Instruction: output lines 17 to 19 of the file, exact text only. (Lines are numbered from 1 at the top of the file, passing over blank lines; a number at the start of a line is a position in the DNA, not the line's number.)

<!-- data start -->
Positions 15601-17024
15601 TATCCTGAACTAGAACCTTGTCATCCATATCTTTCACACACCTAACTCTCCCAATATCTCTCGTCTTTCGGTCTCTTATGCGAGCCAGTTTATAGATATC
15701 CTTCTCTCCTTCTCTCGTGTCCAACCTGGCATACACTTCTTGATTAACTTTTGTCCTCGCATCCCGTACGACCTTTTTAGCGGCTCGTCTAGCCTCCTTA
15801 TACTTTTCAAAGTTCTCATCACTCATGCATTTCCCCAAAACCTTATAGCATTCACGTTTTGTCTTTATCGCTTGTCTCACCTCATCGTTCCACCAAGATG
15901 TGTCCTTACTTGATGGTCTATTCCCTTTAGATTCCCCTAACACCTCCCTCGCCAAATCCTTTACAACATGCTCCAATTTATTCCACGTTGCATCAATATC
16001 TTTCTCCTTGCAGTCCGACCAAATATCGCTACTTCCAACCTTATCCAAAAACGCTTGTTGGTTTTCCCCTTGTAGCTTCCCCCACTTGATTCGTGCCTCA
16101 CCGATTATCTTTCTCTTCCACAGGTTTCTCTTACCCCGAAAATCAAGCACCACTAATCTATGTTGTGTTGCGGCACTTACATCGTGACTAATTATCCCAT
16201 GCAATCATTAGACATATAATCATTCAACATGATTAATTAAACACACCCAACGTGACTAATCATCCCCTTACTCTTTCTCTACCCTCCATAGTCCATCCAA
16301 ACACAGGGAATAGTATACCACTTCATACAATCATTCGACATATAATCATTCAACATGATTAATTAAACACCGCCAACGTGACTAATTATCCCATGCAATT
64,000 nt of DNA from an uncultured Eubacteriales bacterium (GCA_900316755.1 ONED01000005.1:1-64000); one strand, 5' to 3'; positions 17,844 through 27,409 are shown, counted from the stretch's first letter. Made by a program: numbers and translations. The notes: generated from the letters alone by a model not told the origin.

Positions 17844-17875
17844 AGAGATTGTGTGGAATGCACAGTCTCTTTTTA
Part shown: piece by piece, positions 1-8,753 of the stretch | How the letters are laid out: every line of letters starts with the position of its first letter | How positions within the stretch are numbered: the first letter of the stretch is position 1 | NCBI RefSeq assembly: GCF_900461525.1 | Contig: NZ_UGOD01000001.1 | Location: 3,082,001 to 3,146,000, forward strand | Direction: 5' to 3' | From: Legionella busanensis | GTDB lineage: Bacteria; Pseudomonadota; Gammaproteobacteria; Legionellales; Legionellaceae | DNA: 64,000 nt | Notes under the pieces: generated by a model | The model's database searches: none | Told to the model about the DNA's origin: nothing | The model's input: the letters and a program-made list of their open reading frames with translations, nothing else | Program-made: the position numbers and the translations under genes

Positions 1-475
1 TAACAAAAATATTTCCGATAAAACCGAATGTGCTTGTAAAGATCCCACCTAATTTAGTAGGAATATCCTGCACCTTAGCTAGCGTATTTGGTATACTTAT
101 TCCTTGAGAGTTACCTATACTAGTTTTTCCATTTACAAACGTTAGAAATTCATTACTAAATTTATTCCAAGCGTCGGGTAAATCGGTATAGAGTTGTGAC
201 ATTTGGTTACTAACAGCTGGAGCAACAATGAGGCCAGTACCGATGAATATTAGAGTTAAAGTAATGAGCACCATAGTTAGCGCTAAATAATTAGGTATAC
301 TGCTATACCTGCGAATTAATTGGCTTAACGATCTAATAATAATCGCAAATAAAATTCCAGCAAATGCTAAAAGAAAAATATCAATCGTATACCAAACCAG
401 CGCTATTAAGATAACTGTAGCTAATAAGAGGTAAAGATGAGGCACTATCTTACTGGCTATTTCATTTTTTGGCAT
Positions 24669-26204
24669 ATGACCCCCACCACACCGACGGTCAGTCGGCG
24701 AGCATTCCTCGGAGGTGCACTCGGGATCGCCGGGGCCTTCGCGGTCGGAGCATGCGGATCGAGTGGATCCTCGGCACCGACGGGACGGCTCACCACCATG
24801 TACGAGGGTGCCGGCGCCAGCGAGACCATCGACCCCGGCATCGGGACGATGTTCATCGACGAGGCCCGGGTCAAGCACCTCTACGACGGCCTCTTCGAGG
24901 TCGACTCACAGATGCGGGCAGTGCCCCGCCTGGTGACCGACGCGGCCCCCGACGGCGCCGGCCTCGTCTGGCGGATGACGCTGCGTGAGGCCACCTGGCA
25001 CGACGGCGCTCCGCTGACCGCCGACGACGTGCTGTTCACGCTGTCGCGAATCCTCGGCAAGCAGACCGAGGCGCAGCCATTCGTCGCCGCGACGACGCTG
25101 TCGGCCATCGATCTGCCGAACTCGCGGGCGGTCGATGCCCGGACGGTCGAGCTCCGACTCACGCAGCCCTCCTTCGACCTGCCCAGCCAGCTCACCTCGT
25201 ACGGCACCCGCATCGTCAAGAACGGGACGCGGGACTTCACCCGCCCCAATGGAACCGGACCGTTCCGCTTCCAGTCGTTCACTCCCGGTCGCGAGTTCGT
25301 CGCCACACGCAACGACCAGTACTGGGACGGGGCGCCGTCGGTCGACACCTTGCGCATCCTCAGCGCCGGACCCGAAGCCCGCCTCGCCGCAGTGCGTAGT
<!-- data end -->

201 ATTTGGTTACTAACAGCTGGAGCAACAATGAGGCCAGTACCGATGAATATTAGAGTTAAAGTAATGAGCACCATAGTTAGCGCTAAATAATTAGGTATAC
301 TGCTATACCTGCGAATTAATTGGCTTAACGATCTAATAATAATCGCAAATAAAATTCCAGCAAATGCTAAAAGAAAAATATCAATCGTATACCAAACCAG
401 CGCTATTAAGATAACTGTAGCTAATAAGAGGTAAAGATGAGGCACTATCTTACTGGCTATTTCATTTTTTGGCAT